Agni v launched from a mobile truck
INDIA on Saturday (January 31) succeeded for the first time in using a mobile launcher to test-fire a long-range missile capable of delivering a nuclear warhead deep inside rival China.
Although Saturday’s launch was the third test of the Agni V missile, it was the first time the weapon had been fired from a so-called canister mounted on a truck rather than from a concrete launchpad used in previous trials.
The new delivery mechanism gives the armed forces increased operational flexibility.
“Successful test-firing of Agni V from a canister makes the missile a prized asset for our forces,” Prime Minister Narendra Modi said on Twitter after the test on an island off the eastern state of Orissa.
The Agni V - developed by India’s Defence Research and Development Organisation - was first tested in April 2012.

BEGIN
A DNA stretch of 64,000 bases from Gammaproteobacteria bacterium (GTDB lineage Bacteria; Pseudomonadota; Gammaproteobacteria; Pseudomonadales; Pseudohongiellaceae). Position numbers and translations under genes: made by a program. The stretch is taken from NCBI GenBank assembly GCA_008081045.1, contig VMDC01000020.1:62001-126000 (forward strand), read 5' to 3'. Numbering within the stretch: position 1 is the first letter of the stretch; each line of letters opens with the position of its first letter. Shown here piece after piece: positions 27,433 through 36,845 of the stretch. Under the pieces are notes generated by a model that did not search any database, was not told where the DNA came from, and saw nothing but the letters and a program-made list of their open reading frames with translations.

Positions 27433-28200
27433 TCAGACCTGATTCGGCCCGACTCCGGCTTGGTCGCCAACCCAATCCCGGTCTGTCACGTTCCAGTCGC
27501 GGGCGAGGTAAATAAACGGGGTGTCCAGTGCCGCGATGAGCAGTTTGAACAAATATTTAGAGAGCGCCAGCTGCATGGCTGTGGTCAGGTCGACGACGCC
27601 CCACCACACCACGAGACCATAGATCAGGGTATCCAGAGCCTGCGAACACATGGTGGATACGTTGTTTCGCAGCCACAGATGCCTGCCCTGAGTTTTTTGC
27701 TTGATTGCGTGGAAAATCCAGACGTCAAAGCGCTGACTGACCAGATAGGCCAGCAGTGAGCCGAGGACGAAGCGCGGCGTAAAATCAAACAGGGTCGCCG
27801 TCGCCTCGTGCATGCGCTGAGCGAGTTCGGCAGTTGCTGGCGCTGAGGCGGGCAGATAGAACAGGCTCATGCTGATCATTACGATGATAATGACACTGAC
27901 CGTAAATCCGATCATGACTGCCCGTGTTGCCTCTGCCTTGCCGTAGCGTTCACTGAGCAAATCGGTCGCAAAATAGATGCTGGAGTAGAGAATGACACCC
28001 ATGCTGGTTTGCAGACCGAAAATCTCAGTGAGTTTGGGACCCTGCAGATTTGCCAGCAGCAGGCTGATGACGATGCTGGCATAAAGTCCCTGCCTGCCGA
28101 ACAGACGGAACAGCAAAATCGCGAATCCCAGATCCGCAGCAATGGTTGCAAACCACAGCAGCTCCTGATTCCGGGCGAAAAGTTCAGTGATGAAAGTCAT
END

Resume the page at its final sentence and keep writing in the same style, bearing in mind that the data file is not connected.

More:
Analysts say the Agni V has the range to strike any target on the Chinese mainland, including military installations in the far northeast.
India sees the rocket, which has a range of 5,000 kilometres, as a key boost to its regional power aspirations and one that narrows - albeit slightly - the huge gap with China’s missile systems.
Agni, meaning “fire” in Sanskrit, is the name given to a series of rockets India developed as part of a guided missile development project launched in 1983.
While the shorter-range Agni I and II were mainly developed with traditional rival Pakistan in mind, analysts say later versions with a longer range reflect the shift in India’s focus towards China.